A Warrior on one hand, and an intellectual on the other hand, Tomer would then analyze the elements of security, defense, protection, situational awareness, and the need to do any movement for at least two hundred hours for muscle memory to infuse itself. This supposed detour of sorts, gave us time to catch our breath, to relax our minds, but more importantly to hear actual stories of Shin Bet exploits. To hear his stories and the stories about famous Shin Bet agents and the acts of skill and bravery only heightened our desire to learn, to master, and to think about security and protection from all points of view.

How many times will an active shooter or terrorist scout out the area before carrying out his goals to murder innocent lives?

How does one secure an event?

When and how to approach a shady character in a crowd?

How to be firm yet polite?

What words to say to diffuse a disgruntled visitor?

How to create and deploy a security detail to guard a VIP?

Suddenly, trees, rocks, cars, tables, groups of people, and the lone wolf attacker took on a different reality.

As the training passed, my senses of observation became sharper, my ability to assess was faster, and my capability to both act and react even more bolder.

And then began a course into tracking the enemy. We were no longer civilians but students under the tutelage of Green Beret Special Forces, Ian Nelson. He had seen action in Iraq.

Tomer, held nothing back from obtaining the best – world class instructors, seasoned fighters and experienced security professionals, such as Agent Eric Gifford, who recently underwent a gun battle to save his VIP client from an ambush.

What would take six months to learn, Tomer and his crew were drilling into us within ten days.

But as much as Tomer and the instructors, including a top officer from the Sayaret Matkal – Israel’s Delta Force pushed us, each one responded with a burning desire to excel, to achieve and learn.

As the hot burning sun evaporated our sweat, each one consumed at least 10 bottles of water. Covered with sunscreen and wearing hats, the toughest training was always from mid – morning to the late afternoon.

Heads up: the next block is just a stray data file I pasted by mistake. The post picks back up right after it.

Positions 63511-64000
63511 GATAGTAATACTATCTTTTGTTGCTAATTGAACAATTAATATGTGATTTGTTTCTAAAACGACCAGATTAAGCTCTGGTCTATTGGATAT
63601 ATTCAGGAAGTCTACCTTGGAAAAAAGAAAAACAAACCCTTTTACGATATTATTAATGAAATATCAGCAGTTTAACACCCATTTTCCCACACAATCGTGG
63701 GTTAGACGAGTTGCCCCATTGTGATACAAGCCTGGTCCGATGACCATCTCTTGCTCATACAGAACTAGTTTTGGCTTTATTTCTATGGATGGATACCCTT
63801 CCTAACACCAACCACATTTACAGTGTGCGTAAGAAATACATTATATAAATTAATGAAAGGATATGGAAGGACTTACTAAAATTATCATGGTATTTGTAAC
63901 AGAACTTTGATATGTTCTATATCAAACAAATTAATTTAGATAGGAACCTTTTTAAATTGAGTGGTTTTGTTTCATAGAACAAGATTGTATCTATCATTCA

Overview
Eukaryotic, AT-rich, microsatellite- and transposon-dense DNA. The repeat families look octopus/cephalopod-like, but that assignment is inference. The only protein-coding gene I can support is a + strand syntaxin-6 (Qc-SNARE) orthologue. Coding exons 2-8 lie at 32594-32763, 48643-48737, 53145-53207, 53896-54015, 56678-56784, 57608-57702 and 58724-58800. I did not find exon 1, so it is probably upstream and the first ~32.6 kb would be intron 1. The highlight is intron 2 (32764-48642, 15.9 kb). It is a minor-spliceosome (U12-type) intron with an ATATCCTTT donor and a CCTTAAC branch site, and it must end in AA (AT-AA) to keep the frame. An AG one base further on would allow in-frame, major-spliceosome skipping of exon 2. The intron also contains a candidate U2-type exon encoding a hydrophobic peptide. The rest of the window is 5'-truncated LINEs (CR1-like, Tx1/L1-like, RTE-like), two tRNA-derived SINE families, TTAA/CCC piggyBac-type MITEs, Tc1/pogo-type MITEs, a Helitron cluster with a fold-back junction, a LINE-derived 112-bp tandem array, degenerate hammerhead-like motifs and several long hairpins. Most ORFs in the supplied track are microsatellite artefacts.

“Safety!” “Safety!” “Safety!” demanded Tomer. “We are going to learn how to handle a handgun, shoot, Robin Hood – bullet-in-a-bullet target shooting, clear a room, fight against an ambush, take out terrorists in a bus as we assault the bus from a helicopter. And all of this will be live fire.”

The images that were racing in our minds were of being real life James Bond super heroes. Which other school trained with live fire? This was incredible. How else would we truly know how to bring out the Beast.

You could sense the adrenaline in the air.

“Five days. Do you hear? Five days. No live fire. We will train dry…no bullets…We will train over and over again until I see there are no safety violations. You came to learn how to protect others and yourself.  Not for me to call your loved ones, and G-d Forbid, tell them terrible news. If I see any safety violations, that’s it. We will stop that moment.”, Tomer repeated every half an hour.

Ten days of constant warnings about safety and doing dry runs would soon pay off as I learned to fight off an ambush while being a passenger in a moving car.


RABBI AVI SCHWARTZ (courtesy of Avi Schwartz)
About the Author
Rabbi Avi Schwartz, is the son of the Palmach Legend, Motke Eish HaGarzen, Motke the Axeman. His Father was the commander that led the 21 Palmach Warriors who conquered Har Tzion ( Mount Zion), King David's Tomb in 1948, rescuing 1,700 Jewish men, women and children from the onslaught in the Jewish Quarter of the Old City. Rabbi Schwartz is both a Black Hat Rabbi and Zionist activist. A filmmaker and writer, with works in Netflix, he is also the creator of the first apps against BDS: Fight BDS and BDS Myth Busters (BDS Myth Busters is sponsored by the Hollywood icon and anti-BDS activist Roseanne Barr. Rabbi Schwartz is the VP of Digital Marketing and Director of Energycite, a breakthrough technology in energy conservation. He also is the founder of Torah Teen Palmach Center, training teens to be future leaders in the tradition of the Palmach.